If you lead a country allied with the US, or you're simply hoping for some specific commitment or clear and credible statement of purpose from the US government, you might feel a little dizzy today. The sight of an American president (Barack Obama) signing his name, of the next president (Donald Trump) erasing that name from the same legislation/bill, and then the following president (Biden) signing it back into law again will raise deep concerns over the long-term reliability of the world's still-most-powerful nation.

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Kevin Sneader, Global Managing Partner at McKinsey & Company, provides perspective on what corporate business leaders are thinking during the global coronavirus crisis:

Should businesses be pessimistic or optimistic about 2021?

It's easy to be gloomy about the year ahead when faced with the realities of a cold, bleak winter in much of the world. Add to that lockdowns across Europe, surging case numbers and hospitalizations, and dreadful events in the Capitol in the US to name a few reasons for pessimism. But I think there is a case for optimism when it comes to this year. After all, it's true to say that it's always darkest before the dawn, and my conversations with business leaders suggest there are reasons to be positive by 2021.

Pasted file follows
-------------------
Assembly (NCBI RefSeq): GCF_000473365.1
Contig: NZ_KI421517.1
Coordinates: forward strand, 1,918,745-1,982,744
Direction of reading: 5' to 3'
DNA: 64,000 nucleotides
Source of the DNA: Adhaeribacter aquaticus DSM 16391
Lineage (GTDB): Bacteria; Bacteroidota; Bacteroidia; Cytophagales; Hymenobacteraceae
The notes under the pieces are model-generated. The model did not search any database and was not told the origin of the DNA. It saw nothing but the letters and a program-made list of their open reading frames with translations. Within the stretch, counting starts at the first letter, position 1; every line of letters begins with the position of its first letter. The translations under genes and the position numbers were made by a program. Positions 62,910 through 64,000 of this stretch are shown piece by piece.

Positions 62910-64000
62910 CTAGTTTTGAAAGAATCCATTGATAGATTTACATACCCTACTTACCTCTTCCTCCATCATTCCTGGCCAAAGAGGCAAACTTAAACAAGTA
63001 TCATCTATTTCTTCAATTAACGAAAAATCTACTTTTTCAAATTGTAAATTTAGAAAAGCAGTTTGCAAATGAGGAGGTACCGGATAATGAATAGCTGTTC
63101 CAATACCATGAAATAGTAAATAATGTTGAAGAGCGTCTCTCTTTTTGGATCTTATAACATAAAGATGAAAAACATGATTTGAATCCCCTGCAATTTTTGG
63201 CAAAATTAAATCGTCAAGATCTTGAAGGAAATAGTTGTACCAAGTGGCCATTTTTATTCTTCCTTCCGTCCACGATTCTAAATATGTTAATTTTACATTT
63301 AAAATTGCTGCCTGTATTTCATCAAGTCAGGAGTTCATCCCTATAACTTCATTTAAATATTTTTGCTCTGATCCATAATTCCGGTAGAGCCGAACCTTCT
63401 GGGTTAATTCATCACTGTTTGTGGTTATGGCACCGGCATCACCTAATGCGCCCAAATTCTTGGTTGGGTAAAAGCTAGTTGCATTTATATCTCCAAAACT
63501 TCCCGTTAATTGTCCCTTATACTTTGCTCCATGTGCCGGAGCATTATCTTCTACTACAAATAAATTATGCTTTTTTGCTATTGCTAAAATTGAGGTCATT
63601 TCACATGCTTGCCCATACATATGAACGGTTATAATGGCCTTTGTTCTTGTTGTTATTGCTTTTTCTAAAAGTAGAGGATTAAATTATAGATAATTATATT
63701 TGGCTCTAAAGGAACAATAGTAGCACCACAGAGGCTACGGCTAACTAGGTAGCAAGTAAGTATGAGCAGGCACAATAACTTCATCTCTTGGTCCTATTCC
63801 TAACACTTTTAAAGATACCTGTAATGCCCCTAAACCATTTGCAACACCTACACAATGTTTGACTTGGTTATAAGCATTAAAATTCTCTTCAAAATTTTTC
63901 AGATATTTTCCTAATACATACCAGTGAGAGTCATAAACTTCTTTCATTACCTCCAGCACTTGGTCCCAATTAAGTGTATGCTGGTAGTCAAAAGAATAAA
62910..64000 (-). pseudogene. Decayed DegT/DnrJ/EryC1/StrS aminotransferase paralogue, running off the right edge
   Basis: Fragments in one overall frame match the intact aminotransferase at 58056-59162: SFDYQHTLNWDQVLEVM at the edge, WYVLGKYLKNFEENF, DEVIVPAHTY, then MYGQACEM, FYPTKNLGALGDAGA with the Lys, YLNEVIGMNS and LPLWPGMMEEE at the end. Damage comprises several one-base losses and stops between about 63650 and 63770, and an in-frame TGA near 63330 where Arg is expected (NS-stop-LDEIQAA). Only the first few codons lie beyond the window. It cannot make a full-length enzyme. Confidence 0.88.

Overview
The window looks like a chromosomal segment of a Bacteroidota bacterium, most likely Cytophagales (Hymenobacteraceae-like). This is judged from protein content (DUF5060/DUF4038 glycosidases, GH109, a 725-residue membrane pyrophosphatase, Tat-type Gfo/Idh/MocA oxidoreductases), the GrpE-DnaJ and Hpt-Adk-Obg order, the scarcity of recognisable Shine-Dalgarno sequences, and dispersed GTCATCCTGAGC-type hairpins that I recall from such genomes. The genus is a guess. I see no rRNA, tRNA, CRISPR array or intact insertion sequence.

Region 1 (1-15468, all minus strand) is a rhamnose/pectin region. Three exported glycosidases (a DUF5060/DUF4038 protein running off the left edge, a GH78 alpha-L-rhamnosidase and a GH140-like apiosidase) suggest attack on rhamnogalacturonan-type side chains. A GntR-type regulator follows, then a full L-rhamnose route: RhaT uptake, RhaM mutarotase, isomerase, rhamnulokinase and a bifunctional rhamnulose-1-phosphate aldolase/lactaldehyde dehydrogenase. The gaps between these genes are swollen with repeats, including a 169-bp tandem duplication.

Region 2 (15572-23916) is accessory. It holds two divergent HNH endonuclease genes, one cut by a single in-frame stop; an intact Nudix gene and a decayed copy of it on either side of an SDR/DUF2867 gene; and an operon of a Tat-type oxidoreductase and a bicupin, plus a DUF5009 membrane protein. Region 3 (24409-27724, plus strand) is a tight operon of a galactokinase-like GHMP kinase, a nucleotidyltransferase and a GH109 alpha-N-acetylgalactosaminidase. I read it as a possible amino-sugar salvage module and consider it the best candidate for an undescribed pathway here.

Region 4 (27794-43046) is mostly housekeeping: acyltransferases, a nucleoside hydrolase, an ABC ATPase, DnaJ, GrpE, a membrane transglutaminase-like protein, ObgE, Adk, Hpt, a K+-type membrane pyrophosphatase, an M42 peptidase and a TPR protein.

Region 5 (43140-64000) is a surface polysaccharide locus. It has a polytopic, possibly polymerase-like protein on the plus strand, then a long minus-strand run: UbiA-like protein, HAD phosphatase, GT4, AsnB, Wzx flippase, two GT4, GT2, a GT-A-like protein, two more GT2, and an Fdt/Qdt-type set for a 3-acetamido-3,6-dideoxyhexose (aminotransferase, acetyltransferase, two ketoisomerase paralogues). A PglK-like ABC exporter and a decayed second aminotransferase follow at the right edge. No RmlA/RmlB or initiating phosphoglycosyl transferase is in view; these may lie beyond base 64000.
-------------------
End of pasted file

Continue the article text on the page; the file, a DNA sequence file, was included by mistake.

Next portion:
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Renowned tech journalist Kara Swisher has no qualms about saying that many of the country's social media companies need to be held accountable for their negative role in our current national discourse. Swisher calls for "a less friendly relationship with tech" by the Biden administration, an "internet bill of rights" around privacy, and an investigation into antitrust issues.

Swisher, who hosts the New York Times podcast Sway, joins Ian Bremmer for the latest episode of GZERO World, airing on public television nationwide beginning this Friday, January 22th. Check local listings.

Brexit pettiness lingers: Here we were naively thinking the Brexit shenanigans were over after the EU and UK agreed to an eleventh-hour post-Brexit trade deal last month. We were wrong — the saga continues. Now, a new row has erupted after the Johnson government said it will not give the EU ambassador in London the same diplomatic status awarded to other representatives of nation states. Unsurprisingly, this announcement peeved Brussels, whose delegates enjoy full diplomatic status in at least 142 other countries. The UK says it will give the EU envoy the same privileges as those given to international organizations, which are subject to change and do not include immunity from detention and taxation given to diplomats under the Vienna Convention on diplomatic relations. EU members are furious, with officials accusing London of simply trying to flex its muscles and engaging in "petty" behavior. The two sides will discuss the matter further when UK Prime Minister Boris Johnson meets EU representatives next week, their first face-to-face since the two sides settled the Brexit quagmire on December 31. Alas, the Brexit nightmare continues.

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The GZERO World Podcast with Ian Bremmer. Listen now.